Private Peaceful is based on a novel by Michael Morpurgo. I read the book when I was very young – possibly eleven or twelve – and I found it extraordinarily affecting. It was told is such a simple but memorable way and the final few pages still haunt me to this day.
This film adaptation doesn’t quite capture the power of the story. The book is told by contrasting the beauty and optimism of a childhood in Devon with the cruel realities of the trenches of WWI. The film captures the horror of war rather well, but doesn’t quite get the contrast right. We observe the childhood of the two leading characters – the Peaceful brothers – for the first half of the movie, but the filming style is a little to gritty and realistic, so when we are thrown into the blood and mud of the war the change isn’t as startling as it should be.
George Mackay and Jack O’Connell, who play the two brothers when they are in their teens, are generally fine but their performances are a little too obvious at times, a flaw that is aggravated by the intensely real feel of the production values (such as the harnessing of natural light and the unshowy visual style).
However, there is still a lot to admire and enjoy about the film, even if it doesn’t reach the highs of the other recent Morpurgo-adap, Spielberg’s superb War Horse. Maxine Peake (pictured left), one of our country’s finest actors, is excellent in the role of the boy’s widowed mother, and Francis De La Tour gives an enjoyably unsympathetic performance as the family aunt who is eager to seduce the local landowner (Richard Griffiths).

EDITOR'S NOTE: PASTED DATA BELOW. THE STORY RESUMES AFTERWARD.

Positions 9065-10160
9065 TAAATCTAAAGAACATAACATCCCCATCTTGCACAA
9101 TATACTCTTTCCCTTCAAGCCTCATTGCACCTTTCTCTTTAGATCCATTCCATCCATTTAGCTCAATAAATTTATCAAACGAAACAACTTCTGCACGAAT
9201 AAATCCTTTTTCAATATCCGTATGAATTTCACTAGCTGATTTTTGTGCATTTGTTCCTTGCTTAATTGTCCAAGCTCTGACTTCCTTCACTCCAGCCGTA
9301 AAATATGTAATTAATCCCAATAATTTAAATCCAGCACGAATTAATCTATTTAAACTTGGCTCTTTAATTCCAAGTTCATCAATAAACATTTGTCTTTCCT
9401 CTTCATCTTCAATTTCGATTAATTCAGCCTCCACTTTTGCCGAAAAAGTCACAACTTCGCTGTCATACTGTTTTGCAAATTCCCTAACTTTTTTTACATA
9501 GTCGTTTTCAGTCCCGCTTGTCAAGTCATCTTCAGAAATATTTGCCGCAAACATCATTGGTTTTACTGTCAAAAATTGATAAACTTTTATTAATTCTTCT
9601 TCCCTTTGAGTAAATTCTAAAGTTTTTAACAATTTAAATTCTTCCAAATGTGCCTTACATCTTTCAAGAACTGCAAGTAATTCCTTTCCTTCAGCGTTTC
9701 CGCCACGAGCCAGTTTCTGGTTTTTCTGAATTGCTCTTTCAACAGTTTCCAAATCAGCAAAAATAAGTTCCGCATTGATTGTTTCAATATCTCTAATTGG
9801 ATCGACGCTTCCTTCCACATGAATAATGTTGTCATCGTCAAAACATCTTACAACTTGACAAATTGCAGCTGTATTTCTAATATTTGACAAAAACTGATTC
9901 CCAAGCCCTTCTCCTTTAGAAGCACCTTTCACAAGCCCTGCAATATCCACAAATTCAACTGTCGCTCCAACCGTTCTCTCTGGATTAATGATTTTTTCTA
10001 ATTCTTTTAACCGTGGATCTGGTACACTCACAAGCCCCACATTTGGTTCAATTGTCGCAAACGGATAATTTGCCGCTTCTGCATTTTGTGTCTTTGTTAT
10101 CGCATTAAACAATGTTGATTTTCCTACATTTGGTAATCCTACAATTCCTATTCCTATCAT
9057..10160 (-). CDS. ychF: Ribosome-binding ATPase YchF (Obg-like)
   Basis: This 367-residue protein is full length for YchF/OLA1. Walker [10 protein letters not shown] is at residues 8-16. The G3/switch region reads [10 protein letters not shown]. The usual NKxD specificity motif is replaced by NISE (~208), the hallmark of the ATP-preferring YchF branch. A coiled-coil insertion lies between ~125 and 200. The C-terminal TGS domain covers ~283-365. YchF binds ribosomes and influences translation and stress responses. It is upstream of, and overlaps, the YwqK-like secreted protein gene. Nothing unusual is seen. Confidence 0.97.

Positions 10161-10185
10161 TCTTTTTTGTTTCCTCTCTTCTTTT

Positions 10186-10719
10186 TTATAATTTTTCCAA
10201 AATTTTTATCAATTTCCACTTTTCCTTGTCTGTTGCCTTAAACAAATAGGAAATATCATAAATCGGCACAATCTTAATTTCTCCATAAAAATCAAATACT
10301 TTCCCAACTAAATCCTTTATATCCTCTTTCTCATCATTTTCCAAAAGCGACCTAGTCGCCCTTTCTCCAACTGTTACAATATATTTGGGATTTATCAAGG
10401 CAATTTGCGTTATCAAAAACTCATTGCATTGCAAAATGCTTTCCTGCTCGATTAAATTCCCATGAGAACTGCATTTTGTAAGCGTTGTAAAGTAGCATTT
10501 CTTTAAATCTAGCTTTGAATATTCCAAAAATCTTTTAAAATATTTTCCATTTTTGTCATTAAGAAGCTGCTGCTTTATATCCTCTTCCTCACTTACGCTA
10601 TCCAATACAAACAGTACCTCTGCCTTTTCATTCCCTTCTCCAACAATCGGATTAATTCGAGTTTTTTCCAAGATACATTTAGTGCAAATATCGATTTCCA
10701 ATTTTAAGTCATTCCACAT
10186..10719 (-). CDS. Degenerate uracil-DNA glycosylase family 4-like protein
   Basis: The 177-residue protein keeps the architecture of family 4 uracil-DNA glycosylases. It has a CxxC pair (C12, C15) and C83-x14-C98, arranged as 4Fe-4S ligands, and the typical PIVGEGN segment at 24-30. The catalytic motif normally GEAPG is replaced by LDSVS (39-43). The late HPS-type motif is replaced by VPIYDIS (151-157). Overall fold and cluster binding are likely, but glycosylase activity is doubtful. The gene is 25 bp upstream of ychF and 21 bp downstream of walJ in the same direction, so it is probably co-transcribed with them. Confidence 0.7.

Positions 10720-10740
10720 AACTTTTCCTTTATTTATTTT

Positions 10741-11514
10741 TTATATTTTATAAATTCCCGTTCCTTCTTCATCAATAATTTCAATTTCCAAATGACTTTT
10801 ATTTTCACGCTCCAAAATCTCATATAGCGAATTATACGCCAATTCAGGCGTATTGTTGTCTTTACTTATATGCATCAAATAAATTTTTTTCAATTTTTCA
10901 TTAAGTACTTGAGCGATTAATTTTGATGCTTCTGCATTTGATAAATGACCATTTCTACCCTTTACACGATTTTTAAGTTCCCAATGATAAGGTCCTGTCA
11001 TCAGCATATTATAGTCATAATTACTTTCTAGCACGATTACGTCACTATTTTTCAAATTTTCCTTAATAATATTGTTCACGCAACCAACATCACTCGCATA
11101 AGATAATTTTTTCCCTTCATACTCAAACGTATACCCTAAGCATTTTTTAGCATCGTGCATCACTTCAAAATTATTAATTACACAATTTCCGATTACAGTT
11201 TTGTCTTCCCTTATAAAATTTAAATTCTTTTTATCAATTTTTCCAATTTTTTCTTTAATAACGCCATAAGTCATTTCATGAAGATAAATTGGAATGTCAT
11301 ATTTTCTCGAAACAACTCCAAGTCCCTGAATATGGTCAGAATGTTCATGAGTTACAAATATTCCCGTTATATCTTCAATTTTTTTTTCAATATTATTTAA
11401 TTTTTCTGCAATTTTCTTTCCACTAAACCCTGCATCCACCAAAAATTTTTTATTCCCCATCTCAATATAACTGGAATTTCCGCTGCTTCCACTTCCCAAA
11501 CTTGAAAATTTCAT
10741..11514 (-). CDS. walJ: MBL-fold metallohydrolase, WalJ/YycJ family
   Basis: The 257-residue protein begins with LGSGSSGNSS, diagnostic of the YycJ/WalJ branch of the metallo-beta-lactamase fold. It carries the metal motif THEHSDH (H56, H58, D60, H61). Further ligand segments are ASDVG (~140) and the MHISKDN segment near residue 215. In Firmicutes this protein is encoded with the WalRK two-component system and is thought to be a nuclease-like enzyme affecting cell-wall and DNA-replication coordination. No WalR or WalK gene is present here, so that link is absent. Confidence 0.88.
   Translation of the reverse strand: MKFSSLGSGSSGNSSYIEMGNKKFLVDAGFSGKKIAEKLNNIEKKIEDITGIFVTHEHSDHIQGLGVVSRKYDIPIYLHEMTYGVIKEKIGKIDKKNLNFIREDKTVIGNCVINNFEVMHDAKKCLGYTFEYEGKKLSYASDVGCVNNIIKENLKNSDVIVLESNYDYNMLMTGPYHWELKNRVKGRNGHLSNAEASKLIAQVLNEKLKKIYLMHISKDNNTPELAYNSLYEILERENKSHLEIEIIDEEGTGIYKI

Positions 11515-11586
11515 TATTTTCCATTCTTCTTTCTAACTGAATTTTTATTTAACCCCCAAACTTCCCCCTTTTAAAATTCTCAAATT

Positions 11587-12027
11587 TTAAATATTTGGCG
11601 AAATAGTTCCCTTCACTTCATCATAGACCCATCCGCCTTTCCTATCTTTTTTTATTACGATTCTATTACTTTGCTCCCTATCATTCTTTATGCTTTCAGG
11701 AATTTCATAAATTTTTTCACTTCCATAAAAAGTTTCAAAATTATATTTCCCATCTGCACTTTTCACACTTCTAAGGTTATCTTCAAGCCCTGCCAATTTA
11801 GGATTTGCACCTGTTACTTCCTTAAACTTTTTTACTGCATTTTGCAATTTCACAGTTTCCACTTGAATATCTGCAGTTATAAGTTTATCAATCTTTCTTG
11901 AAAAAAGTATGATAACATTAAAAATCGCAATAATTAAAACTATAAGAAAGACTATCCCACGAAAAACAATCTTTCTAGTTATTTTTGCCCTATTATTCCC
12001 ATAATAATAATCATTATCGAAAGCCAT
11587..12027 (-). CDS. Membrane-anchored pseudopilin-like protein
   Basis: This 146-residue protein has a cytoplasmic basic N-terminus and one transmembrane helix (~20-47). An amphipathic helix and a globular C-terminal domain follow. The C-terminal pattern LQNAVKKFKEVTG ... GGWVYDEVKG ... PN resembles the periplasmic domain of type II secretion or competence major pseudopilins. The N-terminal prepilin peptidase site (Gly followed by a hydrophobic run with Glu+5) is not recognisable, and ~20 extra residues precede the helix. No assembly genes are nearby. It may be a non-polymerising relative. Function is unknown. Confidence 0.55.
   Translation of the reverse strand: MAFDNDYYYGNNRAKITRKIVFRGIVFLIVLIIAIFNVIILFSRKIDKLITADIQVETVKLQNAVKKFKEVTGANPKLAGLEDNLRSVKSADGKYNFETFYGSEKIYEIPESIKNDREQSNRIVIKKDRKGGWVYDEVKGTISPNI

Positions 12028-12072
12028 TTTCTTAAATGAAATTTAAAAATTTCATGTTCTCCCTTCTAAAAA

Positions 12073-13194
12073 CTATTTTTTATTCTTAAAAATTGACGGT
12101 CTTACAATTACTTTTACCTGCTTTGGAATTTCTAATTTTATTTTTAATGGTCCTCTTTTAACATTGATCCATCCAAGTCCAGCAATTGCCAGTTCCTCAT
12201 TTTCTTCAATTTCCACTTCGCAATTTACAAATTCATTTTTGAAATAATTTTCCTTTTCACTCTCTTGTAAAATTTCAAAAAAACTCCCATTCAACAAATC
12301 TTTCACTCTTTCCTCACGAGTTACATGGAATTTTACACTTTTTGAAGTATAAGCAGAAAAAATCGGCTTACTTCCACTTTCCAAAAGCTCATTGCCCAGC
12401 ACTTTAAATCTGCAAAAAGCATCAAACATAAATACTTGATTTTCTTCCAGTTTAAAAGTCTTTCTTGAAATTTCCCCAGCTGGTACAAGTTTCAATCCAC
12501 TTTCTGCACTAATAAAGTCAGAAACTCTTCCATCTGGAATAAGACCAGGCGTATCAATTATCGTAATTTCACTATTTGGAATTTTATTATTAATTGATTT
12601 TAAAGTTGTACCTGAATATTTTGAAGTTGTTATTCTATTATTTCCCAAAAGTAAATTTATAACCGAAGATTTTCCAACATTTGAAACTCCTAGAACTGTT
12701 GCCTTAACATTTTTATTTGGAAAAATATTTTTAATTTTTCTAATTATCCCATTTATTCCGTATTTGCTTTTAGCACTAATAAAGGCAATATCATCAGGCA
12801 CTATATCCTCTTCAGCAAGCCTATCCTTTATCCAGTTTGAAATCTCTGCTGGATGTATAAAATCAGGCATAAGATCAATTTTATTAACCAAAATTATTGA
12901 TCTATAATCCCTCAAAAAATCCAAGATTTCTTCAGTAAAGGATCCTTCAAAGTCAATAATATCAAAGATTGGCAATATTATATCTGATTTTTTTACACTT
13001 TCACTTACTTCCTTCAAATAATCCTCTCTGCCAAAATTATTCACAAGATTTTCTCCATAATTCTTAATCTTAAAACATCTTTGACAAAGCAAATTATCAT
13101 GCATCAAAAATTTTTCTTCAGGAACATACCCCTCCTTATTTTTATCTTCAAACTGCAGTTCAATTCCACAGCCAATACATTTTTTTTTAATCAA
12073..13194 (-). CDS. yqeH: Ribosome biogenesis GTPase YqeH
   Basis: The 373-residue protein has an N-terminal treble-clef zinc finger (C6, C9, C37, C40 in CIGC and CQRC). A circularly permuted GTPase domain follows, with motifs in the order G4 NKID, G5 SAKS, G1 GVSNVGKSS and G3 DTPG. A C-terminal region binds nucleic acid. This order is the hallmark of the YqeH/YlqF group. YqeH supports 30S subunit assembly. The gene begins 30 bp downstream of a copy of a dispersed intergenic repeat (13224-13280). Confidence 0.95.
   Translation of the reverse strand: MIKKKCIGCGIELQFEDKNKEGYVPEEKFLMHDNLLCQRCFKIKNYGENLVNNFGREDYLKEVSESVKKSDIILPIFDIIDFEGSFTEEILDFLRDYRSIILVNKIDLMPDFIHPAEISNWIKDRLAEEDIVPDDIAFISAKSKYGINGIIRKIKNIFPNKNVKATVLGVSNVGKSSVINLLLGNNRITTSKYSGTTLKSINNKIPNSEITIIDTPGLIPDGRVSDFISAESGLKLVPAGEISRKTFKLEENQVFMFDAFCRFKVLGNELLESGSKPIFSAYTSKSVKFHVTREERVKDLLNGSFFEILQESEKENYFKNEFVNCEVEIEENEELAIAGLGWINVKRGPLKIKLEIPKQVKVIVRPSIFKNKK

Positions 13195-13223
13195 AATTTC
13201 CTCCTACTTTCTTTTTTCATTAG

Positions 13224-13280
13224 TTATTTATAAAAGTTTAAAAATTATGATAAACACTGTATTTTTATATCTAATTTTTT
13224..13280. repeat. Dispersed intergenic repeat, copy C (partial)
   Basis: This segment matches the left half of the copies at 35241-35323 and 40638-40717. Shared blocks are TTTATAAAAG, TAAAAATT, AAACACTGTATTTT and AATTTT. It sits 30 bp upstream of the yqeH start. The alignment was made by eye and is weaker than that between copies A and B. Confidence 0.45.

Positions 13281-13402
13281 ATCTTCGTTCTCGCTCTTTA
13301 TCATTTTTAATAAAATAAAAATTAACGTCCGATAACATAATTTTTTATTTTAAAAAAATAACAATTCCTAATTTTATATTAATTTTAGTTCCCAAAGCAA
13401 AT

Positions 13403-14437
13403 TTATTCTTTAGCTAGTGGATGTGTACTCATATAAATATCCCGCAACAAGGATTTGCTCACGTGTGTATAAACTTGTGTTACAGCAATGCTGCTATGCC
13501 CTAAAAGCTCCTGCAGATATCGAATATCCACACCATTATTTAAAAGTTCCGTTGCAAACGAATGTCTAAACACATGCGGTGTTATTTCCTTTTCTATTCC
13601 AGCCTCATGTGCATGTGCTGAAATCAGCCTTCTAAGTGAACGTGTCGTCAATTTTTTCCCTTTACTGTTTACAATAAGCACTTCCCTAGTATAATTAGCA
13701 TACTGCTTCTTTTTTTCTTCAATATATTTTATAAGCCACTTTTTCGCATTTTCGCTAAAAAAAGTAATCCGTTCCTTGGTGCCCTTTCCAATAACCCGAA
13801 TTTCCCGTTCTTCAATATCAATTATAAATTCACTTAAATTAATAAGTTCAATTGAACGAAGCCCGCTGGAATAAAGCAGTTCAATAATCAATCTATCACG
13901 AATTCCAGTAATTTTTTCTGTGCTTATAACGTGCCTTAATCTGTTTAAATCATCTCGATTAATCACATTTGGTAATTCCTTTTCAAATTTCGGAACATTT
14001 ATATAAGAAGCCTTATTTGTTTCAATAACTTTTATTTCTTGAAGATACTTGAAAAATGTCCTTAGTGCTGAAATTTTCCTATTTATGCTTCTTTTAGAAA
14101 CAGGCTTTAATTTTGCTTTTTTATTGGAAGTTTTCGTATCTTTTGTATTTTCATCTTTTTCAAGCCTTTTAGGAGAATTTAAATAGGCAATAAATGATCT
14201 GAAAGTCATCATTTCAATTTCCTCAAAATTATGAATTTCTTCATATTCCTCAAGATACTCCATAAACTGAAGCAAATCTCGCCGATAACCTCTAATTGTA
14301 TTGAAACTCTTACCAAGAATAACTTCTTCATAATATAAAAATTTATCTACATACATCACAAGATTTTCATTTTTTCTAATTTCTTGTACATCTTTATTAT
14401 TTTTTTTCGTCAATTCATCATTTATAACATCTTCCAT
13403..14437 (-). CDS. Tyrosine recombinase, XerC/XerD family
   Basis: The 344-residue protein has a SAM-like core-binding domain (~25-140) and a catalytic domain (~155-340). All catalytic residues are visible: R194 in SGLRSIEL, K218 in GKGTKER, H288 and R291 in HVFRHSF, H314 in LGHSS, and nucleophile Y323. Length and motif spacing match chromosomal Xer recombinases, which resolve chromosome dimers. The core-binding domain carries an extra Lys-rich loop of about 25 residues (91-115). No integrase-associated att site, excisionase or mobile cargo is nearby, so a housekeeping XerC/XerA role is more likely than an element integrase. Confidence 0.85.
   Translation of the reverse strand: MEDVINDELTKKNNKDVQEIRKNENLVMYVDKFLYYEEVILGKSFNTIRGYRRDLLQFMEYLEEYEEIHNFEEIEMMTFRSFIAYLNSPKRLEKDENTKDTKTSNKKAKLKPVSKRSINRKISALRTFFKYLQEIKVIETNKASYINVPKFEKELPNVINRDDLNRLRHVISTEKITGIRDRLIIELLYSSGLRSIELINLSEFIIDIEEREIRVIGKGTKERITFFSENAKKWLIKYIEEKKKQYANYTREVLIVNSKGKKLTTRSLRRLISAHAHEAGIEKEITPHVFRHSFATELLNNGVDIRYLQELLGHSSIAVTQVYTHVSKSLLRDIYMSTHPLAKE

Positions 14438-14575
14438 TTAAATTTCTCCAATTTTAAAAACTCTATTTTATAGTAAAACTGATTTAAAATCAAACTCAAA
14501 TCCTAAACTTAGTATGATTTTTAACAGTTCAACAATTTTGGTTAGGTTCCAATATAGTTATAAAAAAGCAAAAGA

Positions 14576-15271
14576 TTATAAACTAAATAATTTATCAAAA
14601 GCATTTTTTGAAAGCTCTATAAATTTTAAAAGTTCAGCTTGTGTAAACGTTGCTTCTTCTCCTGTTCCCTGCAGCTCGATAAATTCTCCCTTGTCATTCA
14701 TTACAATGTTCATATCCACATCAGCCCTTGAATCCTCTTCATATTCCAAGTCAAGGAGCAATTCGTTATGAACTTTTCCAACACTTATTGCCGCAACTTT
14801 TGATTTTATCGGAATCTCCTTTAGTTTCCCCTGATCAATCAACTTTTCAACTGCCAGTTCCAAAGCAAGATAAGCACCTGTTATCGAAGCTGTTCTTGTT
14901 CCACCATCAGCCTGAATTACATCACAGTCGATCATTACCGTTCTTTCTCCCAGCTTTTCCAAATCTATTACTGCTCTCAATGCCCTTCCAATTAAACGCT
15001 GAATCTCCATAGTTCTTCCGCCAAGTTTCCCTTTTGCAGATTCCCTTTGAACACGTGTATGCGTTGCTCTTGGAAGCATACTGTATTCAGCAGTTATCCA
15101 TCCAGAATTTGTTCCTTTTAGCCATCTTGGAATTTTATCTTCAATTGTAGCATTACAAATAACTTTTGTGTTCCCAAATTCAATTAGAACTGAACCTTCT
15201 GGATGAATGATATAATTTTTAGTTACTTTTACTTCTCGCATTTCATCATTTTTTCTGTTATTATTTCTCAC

The left of centre politics and comments about exploiting the working classes are not very subtle or sophisticated, but the script is well-meaning, and director Pat O’Connor handles the war scenes well whilst clearly trying to cope with a rather tiny budget.
It’s a shame, in a way, that this film didn’t get a very large release, as I believe it has the potential to be a hit with young viewers who like stories with heart and a mixture of light and dark. Hopefully it will find a larger audience on blu-ray and DVD. To be honest, the film feels fairly like a television drama, and though it is probably best enjoyed on a big screen, I think it will work perfectly well as a movie to watch in the home.
Private Peaceful (2012), directed by Pat O’Connor, is released on blu-ray disc and DVD by Eagle Media, Certificate 12. It is currently being screened at the Harbour Lights Cinema, Southampton.